What he does:
- Assad Ebrahim leads an engineering and software development team whose goal is to give scientific sonar systems advanced capabilities such as real-time decision-making and the ability to operate as unmanned environmental observation posts. In his daily work, he is involved in engineering and software design, development and engineering operations, and efforts to secure funding through writing proposals and making presentrations. He is also on the management team of the company.
Math on the job:
- Since light attenuates quickly underwater, sound is the window into the underwater world. As such, all areas of mathematics relating to signal processing and analysis become very valuable. Signal and image processing techniques such as wavelet analysis and various transforms and filters, are used to pull out features of targets from the data. Where there is a need for data reduction, various statistical techniques are used, such as independent components analysis and time series analysis. For position location and target tracking, 3-D geometry, vector analysis and linear algebra are used. The automatic classification of targets uses the mathematics of cluster analysis, optimization, and fuzzy decision algorithms.
“In my work, solid understanding of a wide range of mathematics is more valuable than expert understanding of a single narrow specialty. In order to lead a team of diverse specialists and to communicate and build upon ideas, it has been important for me to be familiar with applicable mathematics, the mathematics that intersects with a large number of engineering and scientific disciplines.”
- Assad graduated from Swarthmore where he majored in Mathematics while taking courses in a variety of subjects in science, engineering, economics and classical studies. Also as an undergraduate, he was funded by NSF and Sigma Xi for an REU in Parallel Algorithms (supercomputers). This helped him develop his programming abilities and turned him toward applied mathematics. He received a masters degree in Applied Mathematics from the University of Washington in 2001. “The most valuable aspect about a liberal arts education is that it gives you the analytical tools and broad foundation that allows you to continue to educate yourself throughout your life, including venturing into fields outside your areas of specialty when needed.”
Assad continues to be actively involved with young people and education outside his professional work. He has been recognized for excellence in teaching by the Department of Mathematics at the University of Washington. He has developed workshops on teaching and learning with the Center for Instructional Development and Research (CIDR) at the University of Washington, and for others, including a year-round Mathematics Clinic for the Seattle Isma’ili community. He also held for two years the volunteer position of Chairperson of the Aga Khan Education Board for Seattle, directing community programs related to education and counseling.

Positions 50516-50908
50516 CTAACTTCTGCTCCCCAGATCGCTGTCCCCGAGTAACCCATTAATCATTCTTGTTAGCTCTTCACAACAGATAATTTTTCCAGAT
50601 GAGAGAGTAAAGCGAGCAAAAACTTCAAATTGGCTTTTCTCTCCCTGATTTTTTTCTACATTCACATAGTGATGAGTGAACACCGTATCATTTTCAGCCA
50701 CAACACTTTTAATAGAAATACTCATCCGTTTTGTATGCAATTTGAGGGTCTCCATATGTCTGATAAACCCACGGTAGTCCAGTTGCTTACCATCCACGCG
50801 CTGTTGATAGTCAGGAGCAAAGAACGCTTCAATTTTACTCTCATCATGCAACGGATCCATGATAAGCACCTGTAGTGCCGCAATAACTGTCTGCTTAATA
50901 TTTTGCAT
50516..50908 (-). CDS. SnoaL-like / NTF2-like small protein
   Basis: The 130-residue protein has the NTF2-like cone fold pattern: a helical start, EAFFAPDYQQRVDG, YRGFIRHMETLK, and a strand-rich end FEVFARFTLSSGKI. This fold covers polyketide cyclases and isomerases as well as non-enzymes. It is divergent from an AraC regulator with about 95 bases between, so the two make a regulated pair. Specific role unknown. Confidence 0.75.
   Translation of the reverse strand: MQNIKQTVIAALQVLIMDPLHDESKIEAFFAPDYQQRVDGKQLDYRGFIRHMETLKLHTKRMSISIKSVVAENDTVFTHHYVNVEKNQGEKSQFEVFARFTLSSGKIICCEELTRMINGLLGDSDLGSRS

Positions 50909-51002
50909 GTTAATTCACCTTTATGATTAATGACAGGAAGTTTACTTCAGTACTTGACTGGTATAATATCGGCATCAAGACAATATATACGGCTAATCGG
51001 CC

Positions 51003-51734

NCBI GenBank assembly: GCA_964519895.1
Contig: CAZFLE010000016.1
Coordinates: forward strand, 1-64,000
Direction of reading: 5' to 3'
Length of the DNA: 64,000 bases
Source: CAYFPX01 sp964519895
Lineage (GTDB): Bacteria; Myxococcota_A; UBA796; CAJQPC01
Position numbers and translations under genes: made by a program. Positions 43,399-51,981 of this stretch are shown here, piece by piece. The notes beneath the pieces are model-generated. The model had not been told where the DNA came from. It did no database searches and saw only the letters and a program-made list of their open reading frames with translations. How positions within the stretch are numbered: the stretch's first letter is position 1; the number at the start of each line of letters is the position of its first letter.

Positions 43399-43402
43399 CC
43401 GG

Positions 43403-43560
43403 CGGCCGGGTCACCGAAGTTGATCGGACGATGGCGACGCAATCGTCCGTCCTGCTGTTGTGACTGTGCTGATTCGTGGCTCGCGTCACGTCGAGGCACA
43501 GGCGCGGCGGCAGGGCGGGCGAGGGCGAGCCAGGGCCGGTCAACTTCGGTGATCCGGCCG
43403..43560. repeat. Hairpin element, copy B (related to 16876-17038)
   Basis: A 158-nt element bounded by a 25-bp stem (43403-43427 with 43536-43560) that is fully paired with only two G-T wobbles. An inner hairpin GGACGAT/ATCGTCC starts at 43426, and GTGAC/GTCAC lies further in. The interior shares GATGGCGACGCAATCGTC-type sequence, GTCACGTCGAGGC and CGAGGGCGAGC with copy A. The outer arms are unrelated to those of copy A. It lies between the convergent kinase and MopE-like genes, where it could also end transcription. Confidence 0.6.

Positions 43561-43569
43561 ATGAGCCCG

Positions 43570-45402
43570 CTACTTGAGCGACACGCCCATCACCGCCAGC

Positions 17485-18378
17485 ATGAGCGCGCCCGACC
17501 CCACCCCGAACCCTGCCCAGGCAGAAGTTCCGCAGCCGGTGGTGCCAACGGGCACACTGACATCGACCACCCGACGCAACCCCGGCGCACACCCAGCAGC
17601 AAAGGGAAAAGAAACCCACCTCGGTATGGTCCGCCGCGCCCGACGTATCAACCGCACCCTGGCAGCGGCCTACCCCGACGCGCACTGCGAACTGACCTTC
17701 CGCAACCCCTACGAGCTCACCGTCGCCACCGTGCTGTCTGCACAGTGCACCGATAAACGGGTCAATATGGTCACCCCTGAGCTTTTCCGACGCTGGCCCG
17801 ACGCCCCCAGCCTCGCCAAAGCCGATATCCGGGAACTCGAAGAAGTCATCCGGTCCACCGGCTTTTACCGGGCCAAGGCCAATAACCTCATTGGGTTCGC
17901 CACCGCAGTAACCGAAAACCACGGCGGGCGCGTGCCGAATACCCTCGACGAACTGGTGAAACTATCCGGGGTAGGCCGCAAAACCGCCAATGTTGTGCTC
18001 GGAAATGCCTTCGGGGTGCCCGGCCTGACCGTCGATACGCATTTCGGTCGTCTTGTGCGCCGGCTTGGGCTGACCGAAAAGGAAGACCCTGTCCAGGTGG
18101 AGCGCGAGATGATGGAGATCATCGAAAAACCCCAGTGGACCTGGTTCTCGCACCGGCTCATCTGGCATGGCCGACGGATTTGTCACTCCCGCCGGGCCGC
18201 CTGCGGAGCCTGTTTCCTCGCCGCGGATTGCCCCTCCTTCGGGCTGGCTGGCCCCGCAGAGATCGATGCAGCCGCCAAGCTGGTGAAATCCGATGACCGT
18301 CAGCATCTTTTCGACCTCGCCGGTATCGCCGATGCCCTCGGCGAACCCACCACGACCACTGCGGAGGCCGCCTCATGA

Assad's advice to students:
- Pursue sound technical knowledge, but also strengthen practical skills: writing, computer programming, statistics, electronics. It is the combination of theoretical knowledge and practical abilities that will allow you to contribute, especially in a small company. And small companies can offer exciting early opportunities to develop yourself both technically and in leadership.
“Continue to upgrade your knowledge throughout your life. We are in an age of such rapid technological growth that to fail to acquire new skills is to set yourself up for being marginalized early.”
“Although pursuing graduate school and a profession are demanding, keep your multi-faceted interests and act on your desire to make a difference in the world. Rather than taking time away from professional and personal life, these activities enrich you far more than you may realize at the time, building your confidence, growing skills that you can’t easily get from formal education or from employment, and strengthening your sense of purpose. An added bonus is that you are forced to become more efficient with your time.”